#1 Derek Bell, 2-years $10 million
Derek Bell's last season in Major League Baseball was in 2001 with the Pittsburgh Pirates, and it was a season plagued with controversy and poor performance. Bell, who was 32 years old at the time, struggled both on and off the field, and his statistics for the season were some of the worst of his career.
In 2001, Bell played in 46 games for the Pirates, accumulating 183 plate appearances and 156 at-bats. He hit .173 with three home runs, five doubles, and 13 RBIs. He had a slugging percentage of .288 and an on-base percentage of .287, with a total of 38 strikeouts and 25 walks. These numbers were a significant decline from his career averages.
Off the field, Bell was involved in controversy when he refused to participate in a spring training game, citing knee pain. Pirates manager Lloyd McClendon criticized Bell for not being willing to play through pain, and Bell responded by saying that he was "contemplating retirement" and that he didn't "need the money."
Coming into year 2 of his contact, Bell was told he would be competing for a spot on the roster. Bell, who was a career .276 hitter while playing in over 1200 career games, did not feel a competition was warrented. However, in the Pittsburgh Pirates eyes they had a 33 year old who was greatly declining physically and in performance. In what would become known as "Operation Shutdown" Bell would leave the team without notifiying anyone at the end of March 2002. He would be released days later with a violation of his contract being the reasoning.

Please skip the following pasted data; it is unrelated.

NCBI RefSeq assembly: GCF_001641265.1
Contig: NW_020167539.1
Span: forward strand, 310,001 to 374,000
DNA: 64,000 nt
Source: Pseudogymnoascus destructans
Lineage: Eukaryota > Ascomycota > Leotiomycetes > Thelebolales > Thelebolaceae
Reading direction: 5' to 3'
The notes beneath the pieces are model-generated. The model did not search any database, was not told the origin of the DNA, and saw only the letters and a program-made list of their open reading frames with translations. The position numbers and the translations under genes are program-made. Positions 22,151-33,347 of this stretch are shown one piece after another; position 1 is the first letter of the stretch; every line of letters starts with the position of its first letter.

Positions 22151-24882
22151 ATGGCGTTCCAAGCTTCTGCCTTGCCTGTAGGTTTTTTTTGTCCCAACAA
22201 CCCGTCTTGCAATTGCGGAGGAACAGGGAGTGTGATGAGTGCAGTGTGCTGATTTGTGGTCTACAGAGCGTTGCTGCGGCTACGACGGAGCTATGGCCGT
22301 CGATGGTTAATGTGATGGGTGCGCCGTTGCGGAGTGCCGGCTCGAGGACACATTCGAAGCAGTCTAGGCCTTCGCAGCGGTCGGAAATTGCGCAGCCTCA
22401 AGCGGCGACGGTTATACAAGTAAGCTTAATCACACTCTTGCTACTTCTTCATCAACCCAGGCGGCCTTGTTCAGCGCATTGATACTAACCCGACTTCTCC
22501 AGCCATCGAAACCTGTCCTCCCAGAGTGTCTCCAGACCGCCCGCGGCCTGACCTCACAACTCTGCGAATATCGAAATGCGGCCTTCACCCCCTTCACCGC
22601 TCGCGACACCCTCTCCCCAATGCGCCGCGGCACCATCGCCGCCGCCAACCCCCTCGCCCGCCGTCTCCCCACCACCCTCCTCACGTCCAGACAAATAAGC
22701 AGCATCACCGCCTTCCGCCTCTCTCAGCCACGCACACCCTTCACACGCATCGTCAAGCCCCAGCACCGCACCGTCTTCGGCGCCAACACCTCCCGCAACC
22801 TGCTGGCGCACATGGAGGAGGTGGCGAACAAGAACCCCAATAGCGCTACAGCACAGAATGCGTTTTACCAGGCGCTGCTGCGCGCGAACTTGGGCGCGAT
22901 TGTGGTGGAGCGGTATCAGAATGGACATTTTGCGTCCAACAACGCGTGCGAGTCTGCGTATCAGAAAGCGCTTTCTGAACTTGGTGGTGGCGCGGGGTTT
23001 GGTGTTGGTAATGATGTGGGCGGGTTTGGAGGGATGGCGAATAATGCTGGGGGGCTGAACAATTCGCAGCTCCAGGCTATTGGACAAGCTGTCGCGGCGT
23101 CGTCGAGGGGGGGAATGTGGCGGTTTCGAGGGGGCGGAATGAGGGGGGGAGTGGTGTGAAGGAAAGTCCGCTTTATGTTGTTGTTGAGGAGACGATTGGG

Bell ultimately did retire after the 2001 season, and his poor performance and controversy that year were seen as contributing factors to his decision. However, he left behind a solid career in Major League Baseball, having played for five teams over 12 seasons and amassing 1,261 hits, 123 home runs, and 592 RBIs. He was also a member of two World Series championship teams, with the Toronto Blue Jays in 1992 and the New York Yankees in 1999.
After being released by the Pirates in March 2001, Derek Bell never played professional baseball again. Meanwhile, he still got the $4.5 million he was owed under his contract. Upon leaving the Organization, Bell moved on to a 58-foot Sea Ray 580 yacht, which he named Bell 14 after his name and uniform number.
Bell was known to spend a lot of time on his yacht, enjoying the lifestyle that his baseball career had afforded him. He also stayed involved in baseball, working as a scout for the San Francisco Giants and later as a consultant for the Houston Astros. One of the worst contracts in Franchise history, Bell not only did not perform in the first year of it, but he also made a complete embarrassment out of himself and the Organization.